As a select few accumulate massive fortunes, two schools of thought vie on how to funnel some of that money toward the public good.
Almost from the moment he arrived at Mississippi University for Women as its 14th president in 2012, Dr. Jim Borsig has said the return of college athletics would be a goal for the university.
The busy holidays had settled down and we were struggling to reclaim our regular schedules.
Maybe when a new chief is appointed and with some new guidelines implemented to procedure and such, we can finally let our city police department get back to their job, keeping us safe.
Thanks to social media and its capacity to fuel instant outrage, the wider world has met Jackson City Council member Kenneth I. Stokes, proudly representing Ward 3. He flickered, flamed, then fizzled in cyberspace last week.
Last week the Mississippi legislature convened for its annual session. My friend -- Representative Jeff Smith -- was there for the opening gavel.
Mrs. Leonard Ross sent us a letter last week. Enclosed was a check for six months of The Dispatch and a year's subscription to Catfish Alley. In a note with her check, Mrs. Ross wrote, "Have been subscribing to your paper since water!!! Keep it going to print!" She also wrote, "Tell Birney to keep 'Partial to Home' articles going. Printed news very important for us 'oldies,' who are not 'computer involved.'"
Fair play can sometimes be a raunchy racket.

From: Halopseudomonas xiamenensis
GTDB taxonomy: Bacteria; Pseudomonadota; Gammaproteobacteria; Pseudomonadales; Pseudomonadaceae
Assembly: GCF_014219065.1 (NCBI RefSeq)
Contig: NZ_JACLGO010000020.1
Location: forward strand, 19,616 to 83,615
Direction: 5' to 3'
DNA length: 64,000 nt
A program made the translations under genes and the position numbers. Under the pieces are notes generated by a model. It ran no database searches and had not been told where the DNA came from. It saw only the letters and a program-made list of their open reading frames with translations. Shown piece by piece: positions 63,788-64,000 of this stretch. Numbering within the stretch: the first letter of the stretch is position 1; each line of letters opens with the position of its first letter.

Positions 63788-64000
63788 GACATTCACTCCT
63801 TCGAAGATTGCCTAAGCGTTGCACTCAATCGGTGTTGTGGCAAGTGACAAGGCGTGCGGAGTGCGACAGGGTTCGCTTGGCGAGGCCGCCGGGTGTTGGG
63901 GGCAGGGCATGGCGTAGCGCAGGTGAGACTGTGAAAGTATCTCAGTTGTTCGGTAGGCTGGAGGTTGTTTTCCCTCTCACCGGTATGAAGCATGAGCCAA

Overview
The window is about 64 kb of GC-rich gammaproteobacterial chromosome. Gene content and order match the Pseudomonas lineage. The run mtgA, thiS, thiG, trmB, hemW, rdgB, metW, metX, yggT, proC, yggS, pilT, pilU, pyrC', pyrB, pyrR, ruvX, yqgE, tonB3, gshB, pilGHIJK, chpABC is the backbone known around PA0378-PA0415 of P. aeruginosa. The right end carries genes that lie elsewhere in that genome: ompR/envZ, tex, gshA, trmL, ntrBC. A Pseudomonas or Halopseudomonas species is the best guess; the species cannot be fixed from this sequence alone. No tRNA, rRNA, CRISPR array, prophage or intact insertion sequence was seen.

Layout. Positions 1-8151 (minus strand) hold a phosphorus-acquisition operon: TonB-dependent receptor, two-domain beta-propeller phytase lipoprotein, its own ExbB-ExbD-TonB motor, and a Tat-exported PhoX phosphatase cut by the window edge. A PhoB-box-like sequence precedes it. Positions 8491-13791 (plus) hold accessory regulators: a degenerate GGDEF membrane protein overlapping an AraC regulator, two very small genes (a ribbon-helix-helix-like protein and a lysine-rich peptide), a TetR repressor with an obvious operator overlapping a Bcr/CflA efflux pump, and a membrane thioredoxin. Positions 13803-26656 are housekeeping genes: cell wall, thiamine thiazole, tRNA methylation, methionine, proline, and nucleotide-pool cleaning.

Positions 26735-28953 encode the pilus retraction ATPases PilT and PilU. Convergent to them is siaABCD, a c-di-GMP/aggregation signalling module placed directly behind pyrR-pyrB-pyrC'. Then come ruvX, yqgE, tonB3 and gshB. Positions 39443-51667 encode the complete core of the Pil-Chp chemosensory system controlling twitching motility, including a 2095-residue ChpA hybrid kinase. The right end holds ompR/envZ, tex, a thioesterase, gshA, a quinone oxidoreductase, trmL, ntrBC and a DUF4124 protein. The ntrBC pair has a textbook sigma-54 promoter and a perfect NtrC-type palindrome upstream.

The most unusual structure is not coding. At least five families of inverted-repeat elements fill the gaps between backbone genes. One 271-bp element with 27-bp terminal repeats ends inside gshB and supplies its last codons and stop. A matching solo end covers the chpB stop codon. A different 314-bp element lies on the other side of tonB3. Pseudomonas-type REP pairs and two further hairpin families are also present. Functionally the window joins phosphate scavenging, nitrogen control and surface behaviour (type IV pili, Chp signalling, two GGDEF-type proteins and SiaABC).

In a matter of a few short weeks, Ted Cruz will become a household name. Which may -- or may not -- turn out to be good news for him.
There's a postcard they sell in Key West that has a photo of the dapper young Ernest Hemingway above the words "Hemingway Women" and portraits of four striking females.
Tax Increment Financing (TIF) is a catchy name for a government give away in the form of a tax break. It's an inducement used to attract new business or a development that might not otherwise happen, a way to prime the pump, if you will.
He didn't bawl. His voice only roughened for a moment and he dabbed at a couple tears that straggled down his cheek. As displays of emotion go, it wasn't all that much. But it was, of course, more than enough.
When I was a kid, one of my elementary classmates was a boy named Mike Davis. I remember Mike mainly because of the odd hobby he and his dad enjoyed.
It is axiomatic that congressional Republicans will oppose anything smacking of "gun control," which may as well be read as " your mama."
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